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      Canto DO Brazil

      San Francisco (2415.1 mi)
      Weekly samba performances complement authentic Brazilian fare at Canto Do Brasil Restaurant, one of San Francisco's longest-standing Brazilian restaurants and subject of two Check, Please! Bay Area features. To commence meals, chefs can sauté fresh calamari with red wine or grill up a sausage that intimidates foot-long hot dogs with its 16-inch length and muscular entourage of bread. For the main dish, forks can tap dance over the galinha na cerveja, a half chicken marinated in dark beer and Brazilian-style spices; or hide away inside the seafood tropical’s pineapple shell, in which a sauce made with orange, apple, and coconut festoons a medley of seafood. Finally, a selection of Portuguese beers or the signature caipirinha’s mix of sugar, lime, and rum's bad-boy cousin cachaça can wash down meals with authentic South American flavors. Patrons can pluck their daily serving of fruit from piled-high headdresses on Friday and Saturday nights, when Canto Do Brasil hosts live Carnaval samba performances in a relaxed, festive, and romantic atmostphere. Dancers decked out in feathered plumes and sparkly costumes shimmy and shake their way between rustic wooden chairs and cerulean walls for a beach aesthetic, entertaining customers and competing to see whose headdress can attract the most parrots.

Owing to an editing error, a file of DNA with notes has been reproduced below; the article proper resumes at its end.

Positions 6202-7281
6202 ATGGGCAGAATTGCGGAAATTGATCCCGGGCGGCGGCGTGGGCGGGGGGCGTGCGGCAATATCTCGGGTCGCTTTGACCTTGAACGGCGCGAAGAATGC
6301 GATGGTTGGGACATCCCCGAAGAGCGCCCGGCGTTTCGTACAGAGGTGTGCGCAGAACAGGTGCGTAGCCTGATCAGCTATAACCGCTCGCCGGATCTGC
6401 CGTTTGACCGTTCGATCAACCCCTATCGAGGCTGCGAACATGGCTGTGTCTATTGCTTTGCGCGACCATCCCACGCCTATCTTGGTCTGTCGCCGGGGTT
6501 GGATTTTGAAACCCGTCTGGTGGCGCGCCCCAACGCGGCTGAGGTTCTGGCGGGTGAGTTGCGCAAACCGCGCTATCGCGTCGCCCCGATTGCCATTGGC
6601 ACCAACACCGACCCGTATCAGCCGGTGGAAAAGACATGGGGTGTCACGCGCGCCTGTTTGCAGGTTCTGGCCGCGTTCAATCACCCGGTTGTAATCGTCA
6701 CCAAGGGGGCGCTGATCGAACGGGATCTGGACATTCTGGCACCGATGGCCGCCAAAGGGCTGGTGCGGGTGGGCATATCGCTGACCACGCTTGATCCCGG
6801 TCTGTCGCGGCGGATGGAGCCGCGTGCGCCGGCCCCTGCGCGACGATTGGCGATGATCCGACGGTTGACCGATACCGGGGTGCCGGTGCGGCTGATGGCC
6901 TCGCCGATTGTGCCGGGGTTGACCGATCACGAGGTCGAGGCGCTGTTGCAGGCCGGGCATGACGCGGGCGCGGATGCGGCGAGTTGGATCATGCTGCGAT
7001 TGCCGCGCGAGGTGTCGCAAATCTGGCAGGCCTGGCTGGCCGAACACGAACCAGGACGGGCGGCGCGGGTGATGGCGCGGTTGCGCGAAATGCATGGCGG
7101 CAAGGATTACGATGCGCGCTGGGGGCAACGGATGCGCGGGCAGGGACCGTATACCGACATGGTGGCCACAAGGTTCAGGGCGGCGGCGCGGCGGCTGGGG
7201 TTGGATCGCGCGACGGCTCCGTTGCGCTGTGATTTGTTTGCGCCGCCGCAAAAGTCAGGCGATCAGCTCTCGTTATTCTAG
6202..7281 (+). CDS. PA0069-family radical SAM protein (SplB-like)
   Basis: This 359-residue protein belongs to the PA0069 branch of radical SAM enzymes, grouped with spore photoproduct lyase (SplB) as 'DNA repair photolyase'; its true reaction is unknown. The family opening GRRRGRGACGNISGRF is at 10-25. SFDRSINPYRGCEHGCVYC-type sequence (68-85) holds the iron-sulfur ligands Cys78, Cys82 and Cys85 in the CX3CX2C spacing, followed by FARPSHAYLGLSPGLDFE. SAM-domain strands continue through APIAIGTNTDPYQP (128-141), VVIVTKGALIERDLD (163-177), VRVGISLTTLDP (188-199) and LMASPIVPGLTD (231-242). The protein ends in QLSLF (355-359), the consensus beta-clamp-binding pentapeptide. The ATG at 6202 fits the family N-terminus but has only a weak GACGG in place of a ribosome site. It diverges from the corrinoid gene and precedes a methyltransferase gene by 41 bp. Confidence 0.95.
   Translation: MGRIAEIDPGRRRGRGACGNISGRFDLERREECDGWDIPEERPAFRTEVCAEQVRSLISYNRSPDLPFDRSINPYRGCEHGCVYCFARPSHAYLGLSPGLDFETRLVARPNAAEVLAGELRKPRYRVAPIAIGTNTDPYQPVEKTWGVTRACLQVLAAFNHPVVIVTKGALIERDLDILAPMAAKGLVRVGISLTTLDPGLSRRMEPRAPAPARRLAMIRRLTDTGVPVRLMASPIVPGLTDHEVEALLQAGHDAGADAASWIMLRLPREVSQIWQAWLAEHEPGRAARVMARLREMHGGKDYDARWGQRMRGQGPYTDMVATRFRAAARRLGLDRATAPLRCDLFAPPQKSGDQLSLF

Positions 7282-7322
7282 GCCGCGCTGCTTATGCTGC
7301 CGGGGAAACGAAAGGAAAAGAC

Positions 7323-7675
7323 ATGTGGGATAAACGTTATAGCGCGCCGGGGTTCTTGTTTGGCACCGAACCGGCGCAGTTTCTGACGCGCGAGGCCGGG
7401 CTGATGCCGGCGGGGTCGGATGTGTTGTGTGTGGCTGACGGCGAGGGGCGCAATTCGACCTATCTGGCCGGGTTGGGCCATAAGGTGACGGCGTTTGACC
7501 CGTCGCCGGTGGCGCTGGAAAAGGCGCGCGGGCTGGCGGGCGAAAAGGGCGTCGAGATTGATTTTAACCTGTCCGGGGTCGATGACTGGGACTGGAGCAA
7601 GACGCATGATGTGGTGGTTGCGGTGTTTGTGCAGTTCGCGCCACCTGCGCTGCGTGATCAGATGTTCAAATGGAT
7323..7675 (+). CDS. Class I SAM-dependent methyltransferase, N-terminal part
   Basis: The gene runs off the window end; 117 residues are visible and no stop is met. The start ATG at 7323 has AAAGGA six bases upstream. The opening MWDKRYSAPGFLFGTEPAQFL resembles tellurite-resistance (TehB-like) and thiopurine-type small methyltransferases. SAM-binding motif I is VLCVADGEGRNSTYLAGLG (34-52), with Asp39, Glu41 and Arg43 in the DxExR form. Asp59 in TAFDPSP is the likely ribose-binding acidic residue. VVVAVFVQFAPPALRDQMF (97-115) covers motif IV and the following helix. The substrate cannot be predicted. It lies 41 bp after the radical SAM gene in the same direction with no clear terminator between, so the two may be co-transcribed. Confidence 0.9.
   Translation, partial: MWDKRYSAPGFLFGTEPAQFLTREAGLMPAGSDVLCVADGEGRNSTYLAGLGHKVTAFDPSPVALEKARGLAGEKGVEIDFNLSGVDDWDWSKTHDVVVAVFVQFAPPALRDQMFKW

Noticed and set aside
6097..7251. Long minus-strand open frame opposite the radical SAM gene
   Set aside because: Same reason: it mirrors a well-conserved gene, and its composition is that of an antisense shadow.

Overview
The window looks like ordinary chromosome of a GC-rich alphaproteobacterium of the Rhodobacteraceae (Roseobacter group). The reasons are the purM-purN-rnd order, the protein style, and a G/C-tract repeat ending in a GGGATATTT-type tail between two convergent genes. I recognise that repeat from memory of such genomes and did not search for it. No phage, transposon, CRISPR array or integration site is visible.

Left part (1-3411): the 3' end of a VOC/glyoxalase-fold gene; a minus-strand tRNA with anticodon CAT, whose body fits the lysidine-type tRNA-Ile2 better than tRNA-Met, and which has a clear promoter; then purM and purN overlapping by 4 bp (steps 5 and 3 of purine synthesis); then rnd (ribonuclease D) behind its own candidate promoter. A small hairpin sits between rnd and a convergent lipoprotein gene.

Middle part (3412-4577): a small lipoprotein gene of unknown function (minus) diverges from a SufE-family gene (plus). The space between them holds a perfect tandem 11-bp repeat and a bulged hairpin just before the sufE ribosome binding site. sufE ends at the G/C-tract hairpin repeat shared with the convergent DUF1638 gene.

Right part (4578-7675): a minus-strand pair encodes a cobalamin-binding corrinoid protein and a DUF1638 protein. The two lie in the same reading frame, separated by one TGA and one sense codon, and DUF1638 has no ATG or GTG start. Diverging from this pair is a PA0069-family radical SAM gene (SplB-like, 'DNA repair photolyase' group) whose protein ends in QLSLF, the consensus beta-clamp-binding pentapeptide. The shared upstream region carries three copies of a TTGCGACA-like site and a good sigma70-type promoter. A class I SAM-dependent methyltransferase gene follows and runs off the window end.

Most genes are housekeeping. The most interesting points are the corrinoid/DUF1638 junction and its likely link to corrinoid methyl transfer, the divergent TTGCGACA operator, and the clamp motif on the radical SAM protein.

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      Beach Chalet Brewery & Restaurant

      San Francisco (2419.9 mi)
      Housed within the heart of Golden Gate Park, Park Chalet Garden Restaurant manages to simultaneously embrace its natural surroundings and its contemporary, urban setting. Glass walls and ceilings completely surround the diners, affording them pastoral views of Queen Wilhelmina's windmill and the dutch-tulip garden without sacrificing the comfort of an indoor environment. During warm, sunny days, natural light floods the space and the retractable glass doors slide open to admit warm breezes. The dining room's pendant lamps and immense stone fireplace become invaluable at night, keeping the restaurant brightly lit and the temperatures toasty throughout the evening. To complement this elegantly cozy ambiance, Executive Chef Matthew Urban and his team devised a menu of familiar comfort foods with subtly refined touches. Smoked paprika oil adds an unfamiliar yet welcome burst of savory flavor to the fried chicken, and cornmeal-crusted trout arrives at tables with an aromatic saffron aioli. Occasionally, the chefs look for inspiration in other cuisines and fuse those flavors with Californian ingredients. Crushed avocados add to the ahi tuna tartare's richness, but the dish's ginger-sesame vinaigrette balances those flavors with a hint of zesty spice. However, the chefs aren't the only culinary talent at Park Chalet Garden Restaurant. The staff also brews a variety of beers in-house, crafting everything from smoky, German-style märzens to refreshingly hoppy IPAs. As diners enjoy one of these brews with their meal, they can take in the views and applaud the local bands and extraterrestrial magicians that perform every Tuesday evening.
      Happy Hour

      Golden Gate Grill

      San Francisco (2414.2 mi)
      Overlooking the corner of Powell and Sutter streets sits the Golden Gate Grill, offering diners an overhead view of the passing cable cars. At this restaurant, chefs hone the flavors of classic comfort foods for breakfast, lunch, and dinner. Thick slices of bacon lend substance to omelets and scrambles without stuffing them pages from War and Peace, while eggs benedict comes three ways: with steam spinach, canadian bacon, or smoked salmon. Later-day diners choose from hefty sandwiches, seafood dishes, and mild or spicy barbecue.
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      The Westin St Francis

      San Francisco (2414.2 mi)